Calf Creek
(Grand Staircase-Escalante National Monument)

excerpts from the book
Utah's Incredible Backcountry Trails
by David Day

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Distance: 5.4 miles (round trip)

Walking time: 3 hours

Elevations: 170 ft. gain/loss
     Calf Creek Trailhead (start): 5,340 ft.
     Lower Calf Creek Falls: 5,510 ft.

Trail: Popular, well maintained trail. A trail guide is usually available at the trailhead.

Season: Spring, summer, fall, winter. The trail is very hot in the summer, with temperatures often exceeding 100 degrees F. 

Vicinity: Near Escalante and Boulder

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Calf Creek Trail is the highlight of Calf Creek Recreation Area, a delightful desert oasis maintained by the Bureau of Land Management. The canyon is a haven for birds, beaver, and other wildlife, and it was also once inhabited by the Fremont and Anasazi Indians. Take a booklet with you from the trailhead to help you spot some of the Indian pictographs and two granaries that were constructed by the Indians some 800-1000 years ago. Also, be sure to take a swimming suit with you for use in the pool at the bottom of Lower Calf Creek Falls.

The Calf Creek Trail winds along the west side of Calf Creek, a small desert stream surrounded by vertical walls of white and pink Navajo Sandstone. Not surprisingly, much of the trail is covered with loose sand. As the cliffs erode, the ancient beds of sand from which the Navajo Sandstone was originally made are slowly being returned to the canyon floor. The dominant trees in the canyon are pinion and juniper, although cottonwoods and box elders can also be found along the stream. Many of the latter species show damage from beaver; you can scarcely walk a hundred yards along the stream without seeing a beaver dam.

About 0.9 mile from the trailhead a small stone structure can be seen near the top of the cliffs across the river. This is the remains of a granary built by the Fremont or Anasazi Indians around 1100 A.D. to store the grain they grew on the canyon floor. Another half mile upstream, closer to the canyon floor, the Fremont Indians painted three large ceremonial human figures in red. The coloring of these pictographs is remarkably well preserved despite centuries of exposure to the sun and rain. Still more pictographs and another granary are visible in a small side canyon west of the creek about 1.6 miles from the trailhead.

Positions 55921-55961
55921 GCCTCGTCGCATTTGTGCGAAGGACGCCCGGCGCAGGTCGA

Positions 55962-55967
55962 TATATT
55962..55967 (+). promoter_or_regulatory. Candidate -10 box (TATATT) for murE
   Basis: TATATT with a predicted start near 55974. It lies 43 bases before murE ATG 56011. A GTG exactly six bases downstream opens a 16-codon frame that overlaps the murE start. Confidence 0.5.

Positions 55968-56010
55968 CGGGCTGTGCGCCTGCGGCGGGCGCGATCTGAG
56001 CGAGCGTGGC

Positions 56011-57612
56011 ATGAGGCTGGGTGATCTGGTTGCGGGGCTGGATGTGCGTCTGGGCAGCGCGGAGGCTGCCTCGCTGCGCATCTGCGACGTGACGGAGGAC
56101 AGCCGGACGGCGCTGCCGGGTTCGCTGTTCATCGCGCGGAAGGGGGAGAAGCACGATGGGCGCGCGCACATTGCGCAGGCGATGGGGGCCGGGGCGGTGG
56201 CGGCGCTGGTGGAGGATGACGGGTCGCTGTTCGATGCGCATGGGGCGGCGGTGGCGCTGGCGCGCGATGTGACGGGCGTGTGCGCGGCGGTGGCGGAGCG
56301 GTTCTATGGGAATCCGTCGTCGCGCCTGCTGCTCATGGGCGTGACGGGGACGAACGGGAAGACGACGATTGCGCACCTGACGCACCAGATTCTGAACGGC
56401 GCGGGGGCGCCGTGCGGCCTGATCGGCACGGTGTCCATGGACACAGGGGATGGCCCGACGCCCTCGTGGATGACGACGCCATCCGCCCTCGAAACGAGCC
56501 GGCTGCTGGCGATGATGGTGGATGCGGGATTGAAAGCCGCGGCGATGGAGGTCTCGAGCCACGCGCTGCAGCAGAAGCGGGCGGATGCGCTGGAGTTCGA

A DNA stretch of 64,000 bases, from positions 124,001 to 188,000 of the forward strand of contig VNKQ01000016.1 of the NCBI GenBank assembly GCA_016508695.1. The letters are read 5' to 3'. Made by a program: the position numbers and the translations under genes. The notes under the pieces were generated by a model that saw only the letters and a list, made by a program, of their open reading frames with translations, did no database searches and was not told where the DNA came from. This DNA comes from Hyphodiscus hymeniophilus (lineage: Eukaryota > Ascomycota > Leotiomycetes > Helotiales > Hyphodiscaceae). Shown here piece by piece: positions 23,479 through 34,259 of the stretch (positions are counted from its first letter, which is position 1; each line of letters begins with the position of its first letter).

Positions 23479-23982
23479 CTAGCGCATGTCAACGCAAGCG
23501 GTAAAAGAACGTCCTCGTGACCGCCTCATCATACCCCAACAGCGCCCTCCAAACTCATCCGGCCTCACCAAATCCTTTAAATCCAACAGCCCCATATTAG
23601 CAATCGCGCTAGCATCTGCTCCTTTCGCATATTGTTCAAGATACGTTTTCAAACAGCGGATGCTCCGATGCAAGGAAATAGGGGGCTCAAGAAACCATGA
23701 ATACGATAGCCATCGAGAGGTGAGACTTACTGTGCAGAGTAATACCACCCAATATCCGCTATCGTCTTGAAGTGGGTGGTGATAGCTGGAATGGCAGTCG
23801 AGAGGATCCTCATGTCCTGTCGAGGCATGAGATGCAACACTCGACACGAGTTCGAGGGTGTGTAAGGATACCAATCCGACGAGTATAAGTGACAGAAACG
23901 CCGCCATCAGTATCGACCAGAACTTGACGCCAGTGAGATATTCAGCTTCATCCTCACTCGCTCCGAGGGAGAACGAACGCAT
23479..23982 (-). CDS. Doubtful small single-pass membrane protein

Calf Creek Canyon was also briefly settled by white settlers in the early 1900s, and at one time there was a fence across a narrow part of the canyon where the homesteaders weaned their calves. A part of the fence can still be seen from the trail, and it was this early ranching activity that gave the canyon its name. Calf Creek was also locally famous for the tasty watermelons its farmers produced. Today, however, the farms and ranches have been long abandoned and very little evidence remains of the early homesteading activity.

Finally, after 2.7 miles, Calf Creek Canyon abruptly dead ends against a 130-foot-high vertical wall of Navajo Sandstone, making it obvious that the end of the hike has been reached. Here the creek emanates from the base of the Lower Calf Creek Waterfall. The setting is beautiful, with a sandy shore, large shade trees, and a clear pool below the fall. Most hikers stay awhile for a swim before heading back.



The book includes more text, more photographs, and trail maps.

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If you are interested in a supplemental map of the Calf Creek area, we recommend:
Canyons of the Escalante (Trails Illustrated, map #710)

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